If there was one conclusion to take away from the menswear collections shown here during the fashion week that ended Thursday, it's that guys have a lot to get excited about when it comes to taking their fall-winter wardrobes up a couple of notches. Below are five of the things that will have men looking forward to fall.
The rise of cashmere
It feels like just yesterday (it was November, actually) when L.A.-based designer Greg Chaitseemingly came out of nowhereto win the CFDA/Vogue Fashion Fund Award for his Elder Statesman line of super-luxe cashmere knits. Now cashmere suddenly seems to be having a full-on menswear moment.
British Columbia-based designer Raif Adelberg made his New York Fashion Week runway debut this season with a lounge-about-the-yurt collection of cashmere sweaters of every stripe (including a cashmere cardigan with felted cashmere elbow patches); herringbone double-breasted peacoats; plaid blazers; drop-crotch trousers and sweat pants in piercing blue; hand and leg wraps, gloves, scarves, slouchy hats and beanie. There were a few non-cashmere pieces, like a deer-leather motorcycle jacket — with a cashmere lining, of course.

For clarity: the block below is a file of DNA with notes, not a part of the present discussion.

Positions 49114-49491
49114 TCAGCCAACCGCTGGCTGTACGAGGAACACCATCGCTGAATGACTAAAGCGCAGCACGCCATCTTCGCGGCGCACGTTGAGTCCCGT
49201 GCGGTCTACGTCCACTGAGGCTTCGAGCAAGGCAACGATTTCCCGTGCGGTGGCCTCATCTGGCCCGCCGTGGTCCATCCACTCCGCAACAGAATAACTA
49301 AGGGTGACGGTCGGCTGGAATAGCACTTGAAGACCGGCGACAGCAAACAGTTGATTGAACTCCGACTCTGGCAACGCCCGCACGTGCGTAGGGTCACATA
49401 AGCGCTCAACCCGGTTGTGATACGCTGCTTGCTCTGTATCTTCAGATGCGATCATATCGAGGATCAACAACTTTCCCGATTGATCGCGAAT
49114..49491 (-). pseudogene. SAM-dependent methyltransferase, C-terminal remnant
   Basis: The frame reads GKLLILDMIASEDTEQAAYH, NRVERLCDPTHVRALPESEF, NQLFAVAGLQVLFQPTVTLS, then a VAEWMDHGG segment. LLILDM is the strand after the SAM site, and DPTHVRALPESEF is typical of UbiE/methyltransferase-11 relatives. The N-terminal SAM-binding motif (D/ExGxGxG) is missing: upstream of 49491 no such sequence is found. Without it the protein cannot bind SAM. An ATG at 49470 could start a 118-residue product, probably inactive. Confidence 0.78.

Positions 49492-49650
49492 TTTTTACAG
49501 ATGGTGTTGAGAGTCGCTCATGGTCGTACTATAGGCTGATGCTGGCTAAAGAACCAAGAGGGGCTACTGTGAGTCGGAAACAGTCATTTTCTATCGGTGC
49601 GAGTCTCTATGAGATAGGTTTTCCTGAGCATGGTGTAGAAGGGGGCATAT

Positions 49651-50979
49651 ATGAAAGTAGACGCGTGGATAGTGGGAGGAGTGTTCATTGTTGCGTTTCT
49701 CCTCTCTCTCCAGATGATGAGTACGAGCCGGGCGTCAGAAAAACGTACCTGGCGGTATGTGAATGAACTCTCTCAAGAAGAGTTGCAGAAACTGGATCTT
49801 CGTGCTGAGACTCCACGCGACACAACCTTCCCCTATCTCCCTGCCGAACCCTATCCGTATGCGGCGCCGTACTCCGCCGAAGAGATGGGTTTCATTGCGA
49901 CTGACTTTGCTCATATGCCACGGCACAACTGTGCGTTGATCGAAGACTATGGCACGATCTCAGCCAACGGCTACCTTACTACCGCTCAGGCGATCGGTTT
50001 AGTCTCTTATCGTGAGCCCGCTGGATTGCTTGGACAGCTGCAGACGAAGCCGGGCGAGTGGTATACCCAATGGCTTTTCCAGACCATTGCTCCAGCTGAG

Billy Reid's men's and women's collections were both shot through with cashmere, the super-soft hand providing a textural counterpoint to leather pieces that had been fermentation-treated to crackling aged roughness. In addition to cotton/cashmere waistcoats and T-shirts printed with tree-ring inspired stripes, cashmere came down the catwalk in the form of a three-piece suit, a knit necktie, tailored evening coats and a shawl-collar tuxedo jacket and trousers.
Formalwear goes casual
Fans of a more relaxed approach to men's formalwear will find a lot to like in the fall collections. From the digital camouflage tuxedo at Mark McNairy New Amsterdam (perfect for next hunting season's black-tie game supper) to the midnight blue tuxedo in sueded cotton in Todd Snyder's Rebel Gentlemen collection, there were all kinds of options for the guy who wants a less-stuffy take on the traditional formalwear silhouette.